Evolve e·volve (ēˈvälv/) verb 1. To develop gradually, especially from a simple to a more complex form.
The evolution of the Corporations in Mussolini’s fascist state lends to a larger discussion of the Duce’s leadership strategy leading up to and during the Second World War. Although much of Mussolini’s strategy of government changed, the shift that the national Corporations went through highlights one of the major inconsistencies that helped solidify Mussolini’s ineffectiveness as a ruler. The Corporations, in addition to the Constitution of the National Fascist Party (drafted in 1932), show Mussolini’s attempts to streamline his power through economic, political, and social means.
In 1932, the Fascist Party drafted a constitution which laid out the principles under which the government must be run. The first article of the constitution reads as follows: “The National Fascist Party is a civilian militia under the order of The Leader in the service of the Fascist State.”1 This, in essence, means that every member of the Fascist Party (ergo everyone in Italy) doubled as a member of Mussolini’s army, available to his beck and call whenever he so pleased. This shows how tight a grip on the Italian people Mussolini needed (or thought he needed) in order to maintain power.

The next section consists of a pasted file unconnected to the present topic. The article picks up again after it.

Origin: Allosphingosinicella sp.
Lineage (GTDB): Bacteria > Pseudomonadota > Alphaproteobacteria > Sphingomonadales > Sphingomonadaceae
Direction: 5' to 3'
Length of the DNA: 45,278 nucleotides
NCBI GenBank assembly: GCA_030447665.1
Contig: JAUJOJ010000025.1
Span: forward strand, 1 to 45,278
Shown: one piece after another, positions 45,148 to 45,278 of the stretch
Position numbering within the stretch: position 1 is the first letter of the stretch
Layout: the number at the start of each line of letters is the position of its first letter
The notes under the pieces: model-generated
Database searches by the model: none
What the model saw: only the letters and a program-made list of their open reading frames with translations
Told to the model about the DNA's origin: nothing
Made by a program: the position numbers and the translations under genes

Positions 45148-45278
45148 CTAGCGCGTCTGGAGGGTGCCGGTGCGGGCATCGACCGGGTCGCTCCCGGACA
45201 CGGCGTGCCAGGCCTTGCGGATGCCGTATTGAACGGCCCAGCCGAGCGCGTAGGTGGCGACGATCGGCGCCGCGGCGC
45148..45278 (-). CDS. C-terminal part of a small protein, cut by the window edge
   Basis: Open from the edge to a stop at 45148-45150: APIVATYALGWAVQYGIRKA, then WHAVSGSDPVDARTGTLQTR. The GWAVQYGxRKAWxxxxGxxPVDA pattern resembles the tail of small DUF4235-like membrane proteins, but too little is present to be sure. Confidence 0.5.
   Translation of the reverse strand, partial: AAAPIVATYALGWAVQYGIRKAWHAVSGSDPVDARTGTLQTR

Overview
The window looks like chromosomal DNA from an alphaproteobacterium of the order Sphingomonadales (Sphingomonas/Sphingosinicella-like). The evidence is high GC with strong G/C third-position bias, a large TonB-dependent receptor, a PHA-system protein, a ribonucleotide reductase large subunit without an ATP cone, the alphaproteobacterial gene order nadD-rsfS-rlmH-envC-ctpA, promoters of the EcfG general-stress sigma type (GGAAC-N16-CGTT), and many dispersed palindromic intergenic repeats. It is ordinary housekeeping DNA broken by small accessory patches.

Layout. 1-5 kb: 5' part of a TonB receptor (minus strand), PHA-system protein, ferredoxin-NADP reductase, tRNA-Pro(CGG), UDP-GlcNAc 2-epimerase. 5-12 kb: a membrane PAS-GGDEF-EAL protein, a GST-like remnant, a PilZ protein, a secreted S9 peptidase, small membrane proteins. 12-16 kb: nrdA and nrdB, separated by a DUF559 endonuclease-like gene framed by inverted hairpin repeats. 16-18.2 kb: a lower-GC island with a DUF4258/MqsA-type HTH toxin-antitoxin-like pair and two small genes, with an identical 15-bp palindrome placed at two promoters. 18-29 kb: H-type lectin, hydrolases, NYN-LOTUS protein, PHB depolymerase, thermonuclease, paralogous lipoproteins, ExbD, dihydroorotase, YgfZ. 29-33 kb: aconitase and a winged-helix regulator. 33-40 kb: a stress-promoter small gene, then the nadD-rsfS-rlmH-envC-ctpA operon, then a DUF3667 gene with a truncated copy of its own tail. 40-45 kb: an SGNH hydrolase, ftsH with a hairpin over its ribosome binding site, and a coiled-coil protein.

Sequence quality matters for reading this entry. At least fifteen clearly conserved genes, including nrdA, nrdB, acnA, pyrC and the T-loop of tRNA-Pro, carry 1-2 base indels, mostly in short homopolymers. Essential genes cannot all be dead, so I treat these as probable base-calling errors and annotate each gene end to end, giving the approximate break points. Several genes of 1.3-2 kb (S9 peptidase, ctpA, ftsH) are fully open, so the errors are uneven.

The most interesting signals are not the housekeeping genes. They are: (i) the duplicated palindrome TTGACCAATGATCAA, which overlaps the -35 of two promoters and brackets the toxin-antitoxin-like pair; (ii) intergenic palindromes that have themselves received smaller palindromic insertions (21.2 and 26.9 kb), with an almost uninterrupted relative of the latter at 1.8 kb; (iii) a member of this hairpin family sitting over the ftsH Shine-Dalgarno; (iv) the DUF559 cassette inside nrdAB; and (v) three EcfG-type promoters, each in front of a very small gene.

An autocratic ruler must control both subordinates and the population as a whole. Mussolini attempted to do so by creating his “Corporations”- which he originally intended to function as an economic entity. In 1939, however, the Corporations became “a part of the State’s political machinery.”2. Candidates who wished to stand for election for various positions within Mussolini’s government must be chosen by the members of the Corporations, an entity directly controlled by the government; in essence, Mussolini and his inner circle therefore controlled the electoral system.
Much like any other dictator of his time, Mussolini needed control. Hitler had the SS, Stalin had his own means, and Mussolini had political movements. The Duce did not resort to Gulags or Death Camps like his Axis counterparts, but rather strict, by the book political development. This did not work; he, unlike Hitler and Stalin, was the only dictator of his time to be overthrown by his own people. If Mussolini had sought control in a different, more intimidating manner in the place of manipulating the political system to his advantage, would he have lived to see the end of the war? Something to think about.